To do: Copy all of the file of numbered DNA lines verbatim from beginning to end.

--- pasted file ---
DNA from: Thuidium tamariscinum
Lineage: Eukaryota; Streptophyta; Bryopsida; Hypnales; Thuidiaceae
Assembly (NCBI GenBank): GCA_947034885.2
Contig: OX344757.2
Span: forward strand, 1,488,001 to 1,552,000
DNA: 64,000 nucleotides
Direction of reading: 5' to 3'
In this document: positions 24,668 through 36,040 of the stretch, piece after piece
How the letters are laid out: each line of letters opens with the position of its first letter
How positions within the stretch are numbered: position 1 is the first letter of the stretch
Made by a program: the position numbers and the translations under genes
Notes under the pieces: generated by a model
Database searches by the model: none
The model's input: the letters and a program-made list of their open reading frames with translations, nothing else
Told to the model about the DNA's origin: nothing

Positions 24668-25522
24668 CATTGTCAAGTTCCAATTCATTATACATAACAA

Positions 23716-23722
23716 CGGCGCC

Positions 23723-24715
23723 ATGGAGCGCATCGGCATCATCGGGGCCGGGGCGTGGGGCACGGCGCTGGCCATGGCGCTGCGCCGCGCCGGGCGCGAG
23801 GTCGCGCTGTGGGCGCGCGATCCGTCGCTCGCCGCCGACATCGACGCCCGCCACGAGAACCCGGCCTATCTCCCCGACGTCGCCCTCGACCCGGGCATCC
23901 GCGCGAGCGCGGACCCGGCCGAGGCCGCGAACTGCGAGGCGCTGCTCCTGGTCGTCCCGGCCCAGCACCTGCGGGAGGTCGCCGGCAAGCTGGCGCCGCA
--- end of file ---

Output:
DNA from: Thuidium tamariscinum
Lineage: Eukaryota; Streptophyta; Bryopsida; Hypnales; Thuidiaceae
Assembly (NCBI GenBank): GCA_947034885.2
Contig: OX344757.2
Span: forward strand, 1,488,001 to 1,552,000
DNA: 64,000 nucleotides
Direction of reading: 5' to 3'
In this document: positions 24,668 through 36,040 of the stretch, piece after piece
How the letters are laid out: each line of letters opens with the position of its first letter
How positions within the stretch are numbered: position 1 is the first letter of the stretch
Made by a program: the position numbers and the translations under genes
Notes under the pieces: generated by a model
Database searches by the model: none
The model's input: the letters and a program-made list of their open reading frames with translations, nothing else
Told to the model about the DNA's origin: nothing

Positions 24668-25522
24668 CATTGTCAAGTTCCAATTCATTATACATAACAA

Positions 23716-23722
23716 CGGCGCC

Positions 23723-24715
23723 ATGGAGCGCATCGGCATCATCGGGGCCGGGGCGTGGGGCACGGCGCTGGCCATGGCGCTGCGCCGCGCCGGGCGCGAG
23801 GTCGCGCTGTGGGCGCGCGATCCGTCGCTCGCCGCCGACATCGACGCCCGCCACGAGAACCCGGCCTATCTCCCCGACGTCGCCCTCGACCCGGGCATCC
23901 GCGCGAGCGCGGACCCGGCCGAGGCCGCGAACTGCGAGGCGCTGCTCCTGGTCGTCCCGGCCCAGCACCTGCGGGAGGTCGCCGGCAAGCTGGCGCCGCA